Supervised visitation is when the noncustodial parent can visit with the child only when supervised by another adult. It is used to keep the child safe, while supporting the parent–child relationship. It also guarantees the custodial parent knows where the child is during visits.
Supervised visitation (also called supervised contact, supervised parenting time and the like) is different from supervised exchanges, which protect parents from each other and prevent the child from witnessing conflict.
If supervised visitation is necessary, the court will order it and it will be part of the parenting plan. The parents may also need to make a visitation schedule so that the supervised visits can happen.
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When supervised visitation is necessary
Supervised visitation may be necessary when:
- There has been physical, sexual, or emotional abuse of the child by a parent
- There has been physical, sexual, or emotional abuse of one parent by the other parent
- A parent has a substance abuse problem
- A parent has an uncontrolled mental illness that poses harm to the child
- There is risk of kidnapping or abduction by one of the parents
- A parent has neglected the child
- A parent has been absent from the child's life and wants to start a relationship with the child
- There have been any potentially dangerous family situations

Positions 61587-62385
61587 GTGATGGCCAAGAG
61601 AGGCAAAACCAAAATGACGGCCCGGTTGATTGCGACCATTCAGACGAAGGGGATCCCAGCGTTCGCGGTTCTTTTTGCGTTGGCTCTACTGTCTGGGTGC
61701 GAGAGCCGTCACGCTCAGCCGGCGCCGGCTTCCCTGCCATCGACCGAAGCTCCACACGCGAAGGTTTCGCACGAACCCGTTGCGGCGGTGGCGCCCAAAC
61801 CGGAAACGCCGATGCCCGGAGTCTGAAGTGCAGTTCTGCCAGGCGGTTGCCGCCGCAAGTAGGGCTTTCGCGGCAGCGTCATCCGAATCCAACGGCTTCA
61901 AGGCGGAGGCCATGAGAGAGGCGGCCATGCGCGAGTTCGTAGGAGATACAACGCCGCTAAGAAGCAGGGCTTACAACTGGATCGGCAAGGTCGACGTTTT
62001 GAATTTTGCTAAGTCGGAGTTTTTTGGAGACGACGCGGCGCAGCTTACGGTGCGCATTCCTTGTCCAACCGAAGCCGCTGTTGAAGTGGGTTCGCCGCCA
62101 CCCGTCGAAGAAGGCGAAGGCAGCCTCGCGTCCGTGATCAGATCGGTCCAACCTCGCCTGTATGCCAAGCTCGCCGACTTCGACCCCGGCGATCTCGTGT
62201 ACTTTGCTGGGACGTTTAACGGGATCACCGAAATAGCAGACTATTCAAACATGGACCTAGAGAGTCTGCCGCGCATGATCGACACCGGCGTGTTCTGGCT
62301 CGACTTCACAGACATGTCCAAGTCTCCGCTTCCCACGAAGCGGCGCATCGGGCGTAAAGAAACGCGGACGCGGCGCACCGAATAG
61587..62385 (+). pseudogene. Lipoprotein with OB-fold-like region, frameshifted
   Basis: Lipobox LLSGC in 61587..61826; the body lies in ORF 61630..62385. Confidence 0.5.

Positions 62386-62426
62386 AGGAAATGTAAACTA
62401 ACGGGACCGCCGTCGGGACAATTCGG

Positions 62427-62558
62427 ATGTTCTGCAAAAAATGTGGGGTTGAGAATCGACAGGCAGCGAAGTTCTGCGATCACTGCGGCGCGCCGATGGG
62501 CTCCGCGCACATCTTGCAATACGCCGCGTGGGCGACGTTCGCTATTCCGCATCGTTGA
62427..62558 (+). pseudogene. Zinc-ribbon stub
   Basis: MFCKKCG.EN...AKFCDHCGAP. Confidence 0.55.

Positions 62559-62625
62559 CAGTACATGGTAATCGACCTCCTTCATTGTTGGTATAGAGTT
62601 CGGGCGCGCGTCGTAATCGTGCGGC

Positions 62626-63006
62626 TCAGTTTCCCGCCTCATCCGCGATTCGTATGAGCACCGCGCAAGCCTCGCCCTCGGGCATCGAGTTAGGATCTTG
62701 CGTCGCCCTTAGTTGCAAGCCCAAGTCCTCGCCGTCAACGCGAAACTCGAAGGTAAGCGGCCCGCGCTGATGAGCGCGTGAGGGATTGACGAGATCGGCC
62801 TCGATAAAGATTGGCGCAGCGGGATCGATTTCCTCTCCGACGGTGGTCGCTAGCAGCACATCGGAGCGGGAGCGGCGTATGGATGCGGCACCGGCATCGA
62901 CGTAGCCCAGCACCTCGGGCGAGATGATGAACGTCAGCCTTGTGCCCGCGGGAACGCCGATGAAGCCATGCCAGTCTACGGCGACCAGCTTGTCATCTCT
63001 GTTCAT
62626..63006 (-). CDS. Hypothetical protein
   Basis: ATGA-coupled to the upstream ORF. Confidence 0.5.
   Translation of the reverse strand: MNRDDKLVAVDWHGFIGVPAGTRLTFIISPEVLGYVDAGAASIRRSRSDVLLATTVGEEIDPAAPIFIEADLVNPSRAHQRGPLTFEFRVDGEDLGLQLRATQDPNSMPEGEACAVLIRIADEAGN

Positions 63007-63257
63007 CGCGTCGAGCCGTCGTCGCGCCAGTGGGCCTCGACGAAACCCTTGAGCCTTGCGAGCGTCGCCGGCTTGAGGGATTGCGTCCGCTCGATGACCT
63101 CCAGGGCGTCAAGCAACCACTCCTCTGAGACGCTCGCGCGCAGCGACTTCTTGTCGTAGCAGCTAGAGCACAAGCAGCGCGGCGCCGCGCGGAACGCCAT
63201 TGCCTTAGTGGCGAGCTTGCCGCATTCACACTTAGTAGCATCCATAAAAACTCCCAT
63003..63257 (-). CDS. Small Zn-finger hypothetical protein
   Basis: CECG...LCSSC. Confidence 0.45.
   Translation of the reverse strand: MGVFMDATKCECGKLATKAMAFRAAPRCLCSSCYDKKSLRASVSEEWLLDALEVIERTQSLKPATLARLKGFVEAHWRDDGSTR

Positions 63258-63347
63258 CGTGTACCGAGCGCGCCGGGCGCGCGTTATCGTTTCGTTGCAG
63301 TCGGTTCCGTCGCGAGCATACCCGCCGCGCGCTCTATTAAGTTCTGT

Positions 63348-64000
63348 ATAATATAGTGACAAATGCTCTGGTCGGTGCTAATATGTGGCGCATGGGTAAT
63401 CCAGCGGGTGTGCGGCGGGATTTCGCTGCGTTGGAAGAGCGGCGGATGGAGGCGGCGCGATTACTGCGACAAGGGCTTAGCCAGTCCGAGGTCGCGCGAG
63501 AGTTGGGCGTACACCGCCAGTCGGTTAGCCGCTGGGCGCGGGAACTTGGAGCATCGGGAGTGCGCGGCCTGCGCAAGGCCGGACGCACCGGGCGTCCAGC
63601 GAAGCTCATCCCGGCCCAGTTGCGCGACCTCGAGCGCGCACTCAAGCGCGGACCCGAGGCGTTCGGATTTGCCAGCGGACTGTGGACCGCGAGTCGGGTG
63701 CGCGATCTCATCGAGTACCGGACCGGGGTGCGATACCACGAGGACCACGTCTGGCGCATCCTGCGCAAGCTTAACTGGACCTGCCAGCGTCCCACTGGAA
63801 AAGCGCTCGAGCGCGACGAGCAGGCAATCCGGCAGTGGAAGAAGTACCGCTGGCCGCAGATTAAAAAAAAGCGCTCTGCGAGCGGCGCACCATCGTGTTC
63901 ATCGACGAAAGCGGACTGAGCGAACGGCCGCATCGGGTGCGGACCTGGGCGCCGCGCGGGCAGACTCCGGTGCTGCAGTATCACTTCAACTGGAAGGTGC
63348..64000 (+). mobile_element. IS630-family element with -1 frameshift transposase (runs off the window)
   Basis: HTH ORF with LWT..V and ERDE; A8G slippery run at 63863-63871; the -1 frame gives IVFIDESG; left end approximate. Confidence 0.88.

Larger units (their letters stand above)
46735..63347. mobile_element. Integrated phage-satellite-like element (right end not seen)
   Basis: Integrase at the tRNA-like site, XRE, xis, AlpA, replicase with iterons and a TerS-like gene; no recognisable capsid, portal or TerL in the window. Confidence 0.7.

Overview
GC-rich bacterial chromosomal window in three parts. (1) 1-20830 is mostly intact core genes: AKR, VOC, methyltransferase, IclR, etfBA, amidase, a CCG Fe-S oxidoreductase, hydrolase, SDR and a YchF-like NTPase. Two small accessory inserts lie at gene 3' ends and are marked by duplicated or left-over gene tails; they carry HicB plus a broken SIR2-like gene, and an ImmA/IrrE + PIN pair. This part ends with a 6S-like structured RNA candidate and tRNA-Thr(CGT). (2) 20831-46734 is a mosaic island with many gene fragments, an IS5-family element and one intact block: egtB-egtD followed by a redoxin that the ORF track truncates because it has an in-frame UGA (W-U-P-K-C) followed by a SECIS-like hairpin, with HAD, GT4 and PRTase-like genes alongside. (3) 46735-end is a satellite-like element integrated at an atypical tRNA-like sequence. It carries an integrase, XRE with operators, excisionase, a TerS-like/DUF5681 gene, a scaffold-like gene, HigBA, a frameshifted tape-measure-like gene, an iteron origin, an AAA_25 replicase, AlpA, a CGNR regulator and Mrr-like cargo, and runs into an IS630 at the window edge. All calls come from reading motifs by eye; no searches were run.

Often, supervised visitation is a temporary arrangement that can lead to unsupervised visitation if the noncustodial parent meets certain requirements. For example, the noncustodial parent may need to have six months of clean drug tests, seek counseling, or complete an anger management class in order to be awarded unsupervised visits.
How supervised visitation works
If the judge decides that supervised visitation is best for your child, the court order will specify how the supervised visits will work.
The judge may order the supervised visits to take place in a designated facility. There will be a monitor present with the noncustodial parent in the room for the duration of the visits.
The judge may assign a social worker or a similar person to accompany the child to the noncustodial parent's home (or other designated location). The designated monitor will stay with the child for the entire visit and return the child to the custodial parent.
The judge may allow a friend, relative, or an acquaintance to act as the monitor for supervised visits if the participant is willing and the parents are able to mutual agree on a person. If this is an option for you, you will need to consider whether or not the person will be reliable and trustworthy.
Putting supervised visitation in your parenting plan
When you write supervised visits into your parenting plan, use airtight language that leaves no room for interpretation. Be as specific as possible.
If you hire a lawyer, he or she can develop wording the judge will accept.
If you're writing your own plan, use technology to take the guesswork out of the equation. The Custody X Change app can insert provisions about supervised visitation for you.
In your account, click the "parenting plan" tab. Then, click the "supervised visitation" category and select the provisions that work you.
Just like that, your plan has supervised visitation requirements that can be legally enforced once a judge signs your plan into a court order.